The US government rescued Fannie Mae, the largest owner of home loans in USA, but made sure that its shareholders got wiped out. It nationalised the company. But the treatment of Citibank, Goldman, Morgan, and Merrill was different. There was a sponsored rescue either by the government or by a stronger institution, but the shareholders were not wiped out down to zero. These were all failed institutions just as Fannie Mae — the mortgage underwriter — was. Yet, the government used taxpayer money to rescue them and did not own 100 per cent of them. The rationale was that if the government took them over, the talented geniuses would leave these companies and only they knew what they had done! What a racket! These geniuses blow up their firms, the wealth of their clients, the global financial system — and then they claim that their superior IQ is needed to rescue the world and we cannot live without them. History will record this event as the boldest, brashest, and most successful daylight robbery ever conceived in the history of mankind. Please do see the film “The Inside Job”. In July 2009, I was giving a talk at a conference in Vancouver, Canada. And I was asked the question: how can I recommend investing in a country like India, which has huge corruption? I responded that corruption was a huge problem and that India was trying to resolve it with efforts like the Right to Information (RTI) Act and by using more technology for transactions. I then proceeded to ask the gentleman, an American, how he could ever invest in a country where Wall Street seemed to run the government as these bailouts suggested. There were 1,000 mostly Americans in the room — and many clapped. The prescription for a more humble world of finance is the forced break-up of large companies, a global freeze on salaries for everyone in the field of finance, and the ability to shut down the crooks and never let them enter this field again. But the chances of this happening are close to zero. So, investors need to be prepared for more crises and they need to protect their wallets — the financial geniuses are eyeing it all the time.
How damaging has quantitative easing been for the global economy, and for India in particular?
There has been no impact on India, as such, barring some rise in commodity prices probably due to a survival of risk-taking hedge funds. For the global economy, there has been an illusion of a return to wealth. This is largely driven by the US consumer still consuming and China still willing to hold on to US debt. The US has got more real goods in the past three years and China has received more IOUs from the US government in exchange. The fact is that the US needs to consume less and save more. And China has US dollar debt that is at risk of being equivalent to the value of toilet paper. So, India will also be affected because we own US government debt — but we own less of it. And the RBI has been buying gold. The RBI should buy more gold.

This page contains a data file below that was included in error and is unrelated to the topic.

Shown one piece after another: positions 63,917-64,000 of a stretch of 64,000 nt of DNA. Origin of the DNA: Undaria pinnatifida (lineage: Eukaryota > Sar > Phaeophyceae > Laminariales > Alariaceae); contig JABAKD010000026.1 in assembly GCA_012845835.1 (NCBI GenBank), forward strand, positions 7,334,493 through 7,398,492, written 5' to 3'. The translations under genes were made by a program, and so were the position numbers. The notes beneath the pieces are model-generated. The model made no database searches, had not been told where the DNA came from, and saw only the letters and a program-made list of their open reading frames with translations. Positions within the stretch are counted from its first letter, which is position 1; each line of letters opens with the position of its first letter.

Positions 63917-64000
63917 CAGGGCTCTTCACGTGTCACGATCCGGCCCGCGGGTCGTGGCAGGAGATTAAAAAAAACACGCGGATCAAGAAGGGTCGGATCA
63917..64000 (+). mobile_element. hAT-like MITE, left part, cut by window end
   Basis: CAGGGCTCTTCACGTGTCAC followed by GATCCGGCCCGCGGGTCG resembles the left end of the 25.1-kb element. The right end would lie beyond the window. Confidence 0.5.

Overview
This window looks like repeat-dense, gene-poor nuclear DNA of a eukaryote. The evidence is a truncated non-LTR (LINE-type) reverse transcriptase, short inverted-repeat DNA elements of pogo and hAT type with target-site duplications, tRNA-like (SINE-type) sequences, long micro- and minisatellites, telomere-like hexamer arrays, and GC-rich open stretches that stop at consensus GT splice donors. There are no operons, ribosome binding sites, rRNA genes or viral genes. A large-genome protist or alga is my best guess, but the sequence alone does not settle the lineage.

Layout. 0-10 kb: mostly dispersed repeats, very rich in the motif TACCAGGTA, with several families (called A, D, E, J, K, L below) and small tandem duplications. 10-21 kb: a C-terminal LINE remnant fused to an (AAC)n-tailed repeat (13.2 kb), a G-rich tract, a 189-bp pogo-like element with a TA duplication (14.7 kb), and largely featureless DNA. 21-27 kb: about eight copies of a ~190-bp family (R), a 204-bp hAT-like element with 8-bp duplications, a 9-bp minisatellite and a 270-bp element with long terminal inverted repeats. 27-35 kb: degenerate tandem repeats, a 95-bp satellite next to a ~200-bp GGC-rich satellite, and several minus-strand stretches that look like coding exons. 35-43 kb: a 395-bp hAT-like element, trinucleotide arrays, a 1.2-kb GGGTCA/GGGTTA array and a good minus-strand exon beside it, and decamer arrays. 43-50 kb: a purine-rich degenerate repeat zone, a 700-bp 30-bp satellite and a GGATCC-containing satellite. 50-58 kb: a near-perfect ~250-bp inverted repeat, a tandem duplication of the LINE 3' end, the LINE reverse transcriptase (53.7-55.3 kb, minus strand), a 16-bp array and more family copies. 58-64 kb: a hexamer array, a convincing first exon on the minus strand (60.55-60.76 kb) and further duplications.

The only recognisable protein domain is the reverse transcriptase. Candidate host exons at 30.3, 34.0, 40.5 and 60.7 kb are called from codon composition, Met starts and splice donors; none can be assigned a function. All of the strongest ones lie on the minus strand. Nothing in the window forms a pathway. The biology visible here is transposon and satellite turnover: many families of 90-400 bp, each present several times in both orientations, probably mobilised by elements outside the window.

Coming to the Euro zone, Greece is not the only country facing default. The list is getting longer each day. Is there any solution to the Euro zone sovereign debt problem in sight or will it plague the region for a long time to come? Will France and Germany succeed in keeping the Euro zone together for long? The Euro currency may survive but not in its present form. Some of the euro countries may have to resort to their own currencies. Greece could head back to the drachma; Spain to pesetas; Italy to lira. Currency unions are plausible when all the economies within that union follow the same fiscal and monetary policies, when they all march to the beat of the same drum. Bonds issued by all these countries were for years trading as if they were all the same risk — note this as another example of a high-volume market with a totally wrong price! The European banks have large exposure to these troubled countries. They will need to be rescued as there will be a rescheduling of debt and a haircut for the holders of Greek debt. This write down of NPA (non-performing assets) will require banks to have more capital. Hence, the need for these banks to be rescued.
Which are the sectors that you are bullish on at this point of time?
Well, the team at Quantum Long Term Equity Fund are bottom-up stock pickers. I have given you all these macro views but that is not how they pick the stocks we invest in. We are not top-down investors; we focus more on the management and its ability to withstand tough environments, including a Lehman-like bust. We ask ourselves the basic question: will HDFC survive a globally tough environment or ICICI Bank, or both? Will Lever survive tough times or Godrej, or both? And what is the valuation of the stock at this point in time?
To read the first part of this interview click here
This interview appeared in the August 2011 issue of Wealth Insight. Click here to subscribe to Wealth Insight.